Bijural Terminology Shows the Recognition of ‘common law’ and ‘private person’
Do you want "proof" that common law is alive and well in Canada? Do you…
The year was 2000 and I noticed a seemingly small change was made to Canada’s Coat of Arms, the symbol of legal authority for governing Canada.
A “simple” circular “banner” was added to the background surrounding the shield. That’s all. Or was it?
The official date the new design was approved by the Queen officially on July 12, 1994, but the changes had not been made in many departments of the government until beginning in 2000.
The House of Commons Debates record shows the first change to using the new Coat of Arms did not appear until March 12, 1996 and the Canada Gazette did not display the new version until October 15, 1997!
What were the changes for and why the delay in the implementation period? [Nov. 2011 new video added at end]
A careful review of the design used prior to the addition of the ribbon shows that there were major and wholesale changes made to every element of the Coat of Arms. Every element carries meaning, change the element and change the meaning. (http://www.pch.gc.ca/pgm/ceem-cced/symbl/arm2-eng.cfm)
Was adding the ribbon a convenient excuse to cover up a “legally required” change of the other elements? A flag is recognized as representing the law as is a Coat of Arms. Change the flag and the law changes.
The changes are easy to see if you know what to look for and they add up fast. There are eight major elements to the design and each element has multiple aspects, every element changed.
The first and most obvious change is that the “old” flags had fringes. Gold fringe on the British flag and silver fringe on the French flag. There are many thoughts on the meaning of fringe which we will address another time. The new design now displays those two flags each with no fringe.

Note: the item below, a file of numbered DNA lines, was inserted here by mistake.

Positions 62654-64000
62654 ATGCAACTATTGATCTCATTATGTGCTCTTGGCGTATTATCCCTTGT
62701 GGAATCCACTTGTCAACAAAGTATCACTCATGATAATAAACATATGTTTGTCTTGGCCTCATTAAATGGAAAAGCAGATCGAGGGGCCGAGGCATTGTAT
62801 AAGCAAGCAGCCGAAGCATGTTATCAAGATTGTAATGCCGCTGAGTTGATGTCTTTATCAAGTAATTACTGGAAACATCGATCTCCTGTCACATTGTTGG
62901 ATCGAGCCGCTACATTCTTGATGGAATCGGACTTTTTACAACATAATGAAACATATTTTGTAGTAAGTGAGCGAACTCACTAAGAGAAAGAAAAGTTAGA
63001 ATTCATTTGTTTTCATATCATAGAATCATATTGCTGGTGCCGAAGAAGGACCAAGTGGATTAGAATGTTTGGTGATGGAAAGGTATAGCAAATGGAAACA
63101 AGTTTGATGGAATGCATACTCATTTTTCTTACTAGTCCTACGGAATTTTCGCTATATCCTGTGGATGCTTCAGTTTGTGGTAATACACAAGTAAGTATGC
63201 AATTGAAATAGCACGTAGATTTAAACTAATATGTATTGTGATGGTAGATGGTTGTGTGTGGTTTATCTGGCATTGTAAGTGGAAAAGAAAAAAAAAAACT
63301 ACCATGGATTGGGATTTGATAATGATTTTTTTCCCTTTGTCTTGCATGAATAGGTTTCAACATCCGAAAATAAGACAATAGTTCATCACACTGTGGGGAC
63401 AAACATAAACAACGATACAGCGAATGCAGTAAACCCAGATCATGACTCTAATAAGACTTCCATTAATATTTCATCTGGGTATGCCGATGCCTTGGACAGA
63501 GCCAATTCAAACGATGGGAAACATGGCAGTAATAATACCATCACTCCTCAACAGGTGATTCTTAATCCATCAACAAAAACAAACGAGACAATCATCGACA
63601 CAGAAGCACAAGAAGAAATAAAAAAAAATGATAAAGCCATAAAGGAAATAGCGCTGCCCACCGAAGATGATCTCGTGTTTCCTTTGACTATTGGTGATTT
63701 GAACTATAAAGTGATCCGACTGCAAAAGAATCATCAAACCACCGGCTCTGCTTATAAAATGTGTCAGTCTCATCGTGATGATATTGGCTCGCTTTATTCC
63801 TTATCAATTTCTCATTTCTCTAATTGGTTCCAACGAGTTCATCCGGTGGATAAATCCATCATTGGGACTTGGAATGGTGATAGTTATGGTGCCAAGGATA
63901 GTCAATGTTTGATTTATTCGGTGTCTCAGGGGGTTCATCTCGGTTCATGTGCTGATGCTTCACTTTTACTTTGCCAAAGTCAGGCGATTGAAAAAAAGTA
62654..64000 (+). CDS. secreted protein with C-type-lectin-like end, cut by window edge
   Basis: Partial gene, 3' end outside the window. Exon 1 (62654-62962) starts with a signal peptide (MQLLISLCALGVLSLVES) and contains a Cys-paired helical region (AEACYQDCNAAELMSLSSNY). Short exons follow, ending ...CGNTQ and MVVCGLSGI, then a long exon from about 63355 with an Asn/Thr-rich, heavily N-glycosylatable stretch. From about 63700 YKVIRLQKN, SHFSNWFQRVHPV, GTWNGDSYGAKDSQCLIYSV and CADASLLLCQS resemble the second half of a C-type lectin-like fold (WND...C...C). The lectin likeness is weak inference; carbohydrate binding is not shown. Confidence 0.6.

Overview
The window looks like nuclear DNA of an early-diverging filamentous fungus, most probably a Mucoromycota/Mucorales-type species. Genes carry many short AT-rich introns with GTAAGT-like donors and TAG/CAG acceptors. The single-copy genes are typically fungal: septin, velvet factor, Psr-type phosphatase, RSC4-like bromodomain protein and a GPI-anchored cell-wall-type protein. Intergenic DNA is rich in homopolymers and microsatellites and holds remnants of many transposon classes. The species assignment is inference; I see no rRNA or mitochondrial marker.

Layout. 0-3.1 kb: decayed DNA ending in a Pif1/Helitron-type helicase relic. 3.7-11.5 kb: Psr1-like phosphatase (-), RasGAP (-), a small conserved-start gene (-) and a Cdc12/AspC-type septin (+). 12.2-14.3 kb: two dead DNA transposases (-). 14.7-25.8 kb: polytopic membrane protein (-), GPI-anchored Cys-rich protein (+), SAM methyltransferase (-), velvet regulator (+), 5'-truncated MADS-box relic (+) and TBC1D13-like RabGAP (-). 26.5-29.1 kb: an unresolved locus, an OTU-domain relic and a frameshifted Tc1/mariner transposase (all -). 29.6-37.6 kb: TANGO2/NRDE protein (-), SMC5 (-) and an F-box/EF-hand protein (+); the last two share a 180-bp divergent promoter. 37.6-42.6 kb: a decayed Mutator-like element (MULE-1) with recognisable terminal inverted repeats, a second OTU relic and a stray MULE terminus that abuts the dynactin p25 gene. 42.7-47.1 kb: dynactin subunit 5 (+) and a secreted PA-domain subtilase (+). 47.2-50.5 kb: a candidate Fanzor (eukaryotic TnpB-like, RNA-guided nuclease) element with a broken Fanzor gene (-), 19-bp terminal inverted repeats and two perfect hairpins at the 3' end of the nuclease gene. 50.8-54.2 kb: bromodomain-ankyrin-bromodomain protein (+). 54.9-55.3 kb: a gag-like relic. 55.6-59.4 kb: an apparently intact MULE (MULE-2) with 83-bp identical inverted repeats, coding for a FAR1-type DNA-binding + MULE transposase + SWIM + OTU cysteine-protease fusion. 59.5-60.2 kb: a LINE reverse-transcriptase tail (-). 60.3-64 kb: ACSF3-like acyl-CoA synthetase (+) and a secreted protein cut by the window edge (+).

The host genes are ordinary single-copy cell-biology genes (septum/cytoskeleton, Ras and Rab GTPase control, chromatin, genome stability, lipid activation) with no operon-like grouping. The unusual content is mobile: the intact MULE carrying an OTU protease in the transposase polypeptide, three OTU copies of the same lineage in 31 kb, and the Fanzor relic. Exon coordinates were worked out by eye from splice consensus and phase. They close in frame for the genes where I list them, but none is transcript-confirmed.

Can you spot the other changes?
Throughout government offices in 2000 things were changing. Every letterhead and sign using the old needed to be updated with the new?
Here’s a scan from the Privacy Commissioner’s office letter. The first letter I received in 2000 had the “old” Coat of Arms and by early 2001 it was this new version.
The House of Commons Debates Official Report, the Hansard, first shows the new version on Volume 133, Number 011 – March 12, 1996. Almost 2 years after the official change.
The Canada Gazette first shows the new version of the Coat of Arms on Volume 131, Number 021 – October 15, 1997, seven months later! Over 3 years after the official change.
So what you say? The Coat of Arms is recognized in law like a badge on a police officer, no badge equals a private citizen and no official powers.
What does it mean when a legislature issues law under a “badge” of authority that has been out of issue for years? Why was it necessary to remove the fringes? I bet the addition of the circular banner was the excuse to reissue the Coat of Arms without the fringed flags because of a legal requirement to remove the fringed flags.
There are many questions here that will be explored in the future. Anyone want to help research and discover what may have been going on?